22d. In great pain whether to send my mother into the country to-day or no; I hearing, by my people, that the poor wretch hath a mind to stay a little longer, and I cannot blame her. At last, I resolved to put it to her, and she agreed to go, because of the sickness in town, and my intentions of removing my wife. She was to the last unwilling to go, but would not say so, but put it off till she lost her place in the coach, and was fain to ride in the waggon part.
23rd. To a Committee for Tangier, where, unknown to me, comes my Lord Sandwich, who, it seems, come to town last night. After the Committee was up, my Lord Sandwich did take me aside in the robe-chamber, telling me how much the Duke and Mr. Coventry did, both in the fleet and here, make of him, and that in some opposition to the Prince; and, as a more private passage, he told me that he hath been with them both when they have made sport of the Prince, and laughed at him: yet that all the discourse of the town, and the printed relation, should not give him one word of honour, my Lord thinks very strange; he assuring me, that, though by accident the Prince was in the van in the beginning of the fight for the first pass, yet, all the rest of the day, my Lord was in the van, and continued so. That, notwithstanding all this noise of the Prince, he had hardly a shot in his side, nor a man killed, whereas he above 30 in her hull, and not one mast whole nor yard; but the most battered ship of the fleet, and lost most men, saving Captain Smith of the Mary. That the most the Duke did was almost out of gun-shot; but that, indeed, the Duke did come up to my Lord's rescue, after he had a great while fought with four of them. How poorly Sir John Lawson performed, notwithstanding all that was said of him; and how his ship turned out of the way, while Sir J. Lawson himself was upon the deck, to the endangering of the whole fleet. It therefore troubles my Lord, that Mr. Coventry should not mention a word of him in his relation. I did, in answer, offer that I was sure the relation was not compiled by Mr. Coventry, but by L'Estrange, out of several letters, as I could witness, and that Mr. Coventry's letter that he did give the Duke of Albemarle [he] as much writ as the Prince; for I myself read it first, and then copied it out, which I promised to show my Lord, with which he was something satisfied. From that discourse my Lord did begin to tell me how much he was concerned to dispose of his children, and would have my advice and help; and propounded to match my Lady Jemimah to Sir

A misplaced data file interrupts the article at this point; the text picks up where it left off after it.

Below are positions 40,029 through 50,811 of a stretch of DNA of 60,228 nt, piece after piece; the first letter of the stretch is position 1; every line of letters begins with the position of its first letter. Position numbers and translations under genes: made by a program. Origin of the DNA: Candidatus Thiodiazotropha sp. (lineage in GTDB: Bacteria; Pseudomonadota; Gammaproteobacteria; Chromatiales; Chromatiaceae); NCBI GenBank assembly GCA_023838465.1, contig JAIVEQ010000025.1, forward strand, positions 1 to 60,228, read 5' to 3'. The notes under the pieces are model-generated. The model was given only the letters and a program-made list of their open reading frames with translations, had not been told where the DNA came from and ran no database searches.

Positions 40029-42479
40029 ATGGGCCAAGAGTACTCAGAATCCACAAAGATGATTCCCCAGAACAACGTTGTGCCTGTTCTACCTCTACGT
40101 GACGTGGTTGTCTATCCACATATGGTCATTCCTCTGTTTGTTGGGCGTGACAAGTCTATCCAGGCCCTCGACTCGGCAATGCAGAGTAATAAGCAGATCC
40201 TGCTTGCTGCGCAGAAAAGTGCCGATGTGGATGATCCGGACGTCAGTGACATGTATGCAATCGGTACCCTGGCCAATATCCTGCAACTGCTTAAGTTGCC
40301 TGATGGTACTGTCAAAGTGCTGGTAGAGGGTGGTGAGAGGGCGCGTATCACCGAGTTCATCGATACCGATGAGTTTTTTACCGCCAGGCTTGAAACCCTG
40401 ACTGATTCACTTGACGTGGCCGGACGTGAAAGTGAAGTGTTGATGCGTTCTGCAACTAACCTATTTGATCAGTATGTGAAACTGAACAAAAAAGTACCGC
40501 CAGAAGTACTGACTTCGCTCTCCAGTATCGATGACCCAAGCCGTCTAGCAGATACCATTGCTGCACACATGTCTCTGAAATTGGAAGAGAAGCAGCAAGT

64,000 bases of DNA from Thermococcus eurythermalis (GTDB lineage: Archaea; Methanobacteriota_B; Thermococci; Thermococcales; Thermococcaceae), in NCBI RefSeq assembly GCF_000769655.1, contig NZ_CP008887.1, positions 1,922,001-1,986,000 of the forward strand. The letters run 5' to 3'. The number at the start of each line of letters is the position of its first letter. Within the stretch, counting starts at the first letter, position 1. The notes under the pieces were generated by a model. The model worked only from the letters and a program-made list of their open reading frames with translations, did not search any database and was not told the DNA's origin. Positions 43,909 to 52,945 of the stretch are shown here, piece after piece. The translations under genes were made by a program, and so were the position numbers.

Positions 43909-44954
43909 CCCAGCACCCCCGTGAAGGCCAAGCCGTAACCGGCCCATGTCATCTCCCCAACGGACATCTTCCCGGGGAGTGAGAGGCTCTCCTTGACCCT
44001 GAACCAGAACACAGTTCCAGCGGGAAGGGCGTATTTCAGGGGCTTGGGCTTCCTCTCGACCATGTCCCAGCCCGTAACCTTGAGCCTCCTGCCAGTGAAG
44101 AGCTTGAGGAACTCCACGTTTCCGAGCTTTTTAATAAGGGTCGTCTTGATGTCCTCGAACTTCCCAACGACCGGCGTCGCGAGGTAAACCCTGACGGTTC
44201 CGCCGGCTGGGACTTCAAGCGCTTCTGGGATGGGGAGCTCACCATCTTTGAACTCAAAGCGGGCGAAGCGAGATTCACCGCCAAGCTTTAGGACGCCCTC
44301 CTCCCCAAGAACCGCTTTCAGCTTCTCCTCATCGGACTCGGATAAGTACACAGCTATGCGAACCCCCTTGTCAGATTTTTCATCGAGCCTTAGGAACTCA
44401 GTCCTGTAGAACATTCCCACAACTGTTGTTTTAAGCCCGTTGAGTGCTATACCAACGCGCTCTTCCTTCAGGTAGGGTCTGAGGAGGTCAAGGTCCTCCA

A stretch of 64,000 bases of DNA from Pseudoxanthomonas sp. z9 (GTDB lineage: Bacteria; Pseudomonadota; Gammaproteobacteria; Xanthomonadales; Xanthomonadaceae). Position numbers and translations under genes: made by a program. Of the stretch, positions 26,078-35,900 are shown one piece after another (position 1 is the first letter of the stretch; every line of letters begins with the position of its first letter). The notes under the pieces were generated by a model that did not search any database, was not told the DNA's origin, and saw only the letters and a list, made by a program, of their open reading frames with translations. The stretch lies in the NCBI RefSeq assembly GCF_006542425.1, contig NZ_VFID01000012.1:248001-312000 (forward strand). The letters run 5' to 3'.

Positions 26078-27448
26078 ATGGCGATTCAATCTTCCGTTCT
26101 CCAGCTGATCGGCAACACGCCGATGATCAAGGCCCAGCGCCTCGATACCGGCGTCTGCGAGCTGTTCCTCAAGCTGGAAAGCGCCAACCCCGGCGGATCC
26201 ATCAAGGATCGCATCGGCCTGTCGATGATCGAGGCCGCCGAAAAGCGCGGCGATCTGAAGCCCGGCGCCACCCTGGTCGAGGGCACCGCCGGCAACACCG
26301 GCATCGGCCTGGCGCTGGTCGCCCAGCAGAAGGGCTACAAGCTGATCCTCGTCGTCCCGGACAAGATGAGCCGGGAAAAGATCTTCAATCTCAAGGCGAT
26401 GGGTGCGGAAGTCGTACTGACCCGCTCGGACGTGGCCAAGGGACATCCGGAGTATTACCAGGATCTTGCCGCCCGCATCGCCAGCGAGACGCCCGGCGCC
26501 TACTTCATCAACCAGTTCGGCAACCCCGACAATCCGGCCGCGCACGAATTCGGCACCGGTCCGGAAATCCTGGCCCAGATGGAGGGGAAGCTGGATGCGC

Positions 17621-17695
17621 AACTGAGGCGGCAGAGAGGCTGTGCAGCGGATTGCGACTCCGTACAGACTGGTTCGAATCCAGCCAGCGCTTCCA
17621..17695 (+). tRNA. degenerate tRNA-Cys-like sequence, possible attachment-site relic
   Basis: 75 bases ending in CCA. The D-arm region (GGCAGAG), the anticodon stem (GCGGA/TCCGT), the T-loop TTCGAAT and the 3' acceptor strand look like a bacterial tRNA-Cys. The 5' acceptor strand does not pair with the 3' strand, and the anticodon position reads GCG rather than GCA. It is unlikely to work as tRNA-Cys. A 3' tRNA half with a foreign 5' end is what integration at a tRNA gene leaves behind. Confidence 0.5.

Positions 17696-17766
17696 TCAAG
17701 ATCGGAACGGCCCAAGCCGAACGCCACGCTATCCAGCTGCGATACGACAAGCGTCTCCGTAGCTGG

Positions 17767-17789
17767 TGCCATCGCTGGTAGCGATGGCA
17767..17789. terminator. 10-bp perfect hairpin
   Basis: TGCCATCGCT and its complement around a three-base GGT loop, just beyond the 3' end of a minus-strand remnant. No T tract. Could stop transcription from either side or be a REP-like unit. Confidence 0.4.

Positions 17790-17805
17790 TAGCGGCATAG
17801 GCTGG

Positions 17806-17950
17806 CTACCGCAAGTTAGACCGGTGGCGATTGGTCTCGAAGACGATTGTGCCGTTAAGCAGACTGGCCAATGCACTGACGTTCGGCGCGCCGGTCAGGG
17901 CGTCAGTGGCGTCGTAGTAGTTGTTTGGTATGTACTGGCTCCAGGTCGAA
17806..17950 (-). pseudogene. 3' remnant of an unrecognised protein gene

G. Carteret's eldest son, which I approved of, and did undertake the speaking with him about it as from myself, which my Lord liked. To one Mr. Finch, one of the Commissioners of the Excise, to be informed about some things of the Excise, in order to our settling matters therein better. I find him a very discreet, grave person. Creed and I took boat, and to Fox Hall, where we spent two or three hours talking of several matters very soberly and contentfully to me, which, with the ayre and pleasure of the garden, was a great refreshment to me, and methinks that which we ought to joy ourselves in. Home, by hackney-coach, which is become a very dangerous passage now-a-days, the sickness encreasing mightily.
24th. (Midsummer-day). To Dr. Clerke’s, and there I, in the best manner I could, broke my errand about a match between Sir G. Carteret's eldest son and my Lord Sandwich's eldest daughter, which he, as I knew he would, took with great content: and we both agreed that my Lord and he, being both men relating to the sea, under a kind respect of His Majesty, already good friends, and both virtuous and good familys, their alliance might be of good use to us: and he did undertake to find out Sir George this morning, and put the business in execution. So I to White Hall, where I, with Creed and Povy, attended my Lord Treasurer, and did prevail with him to let us have an assignment for 15 of £20,000, which, I hope, will do our business for Tangier. To Sir G. Carteret, and, in the best manner
1 Philip Carteret, afterwards knighted. He perished on board his father-in-law, Lord Sandwich's flag-ship, at the battle of Solebay.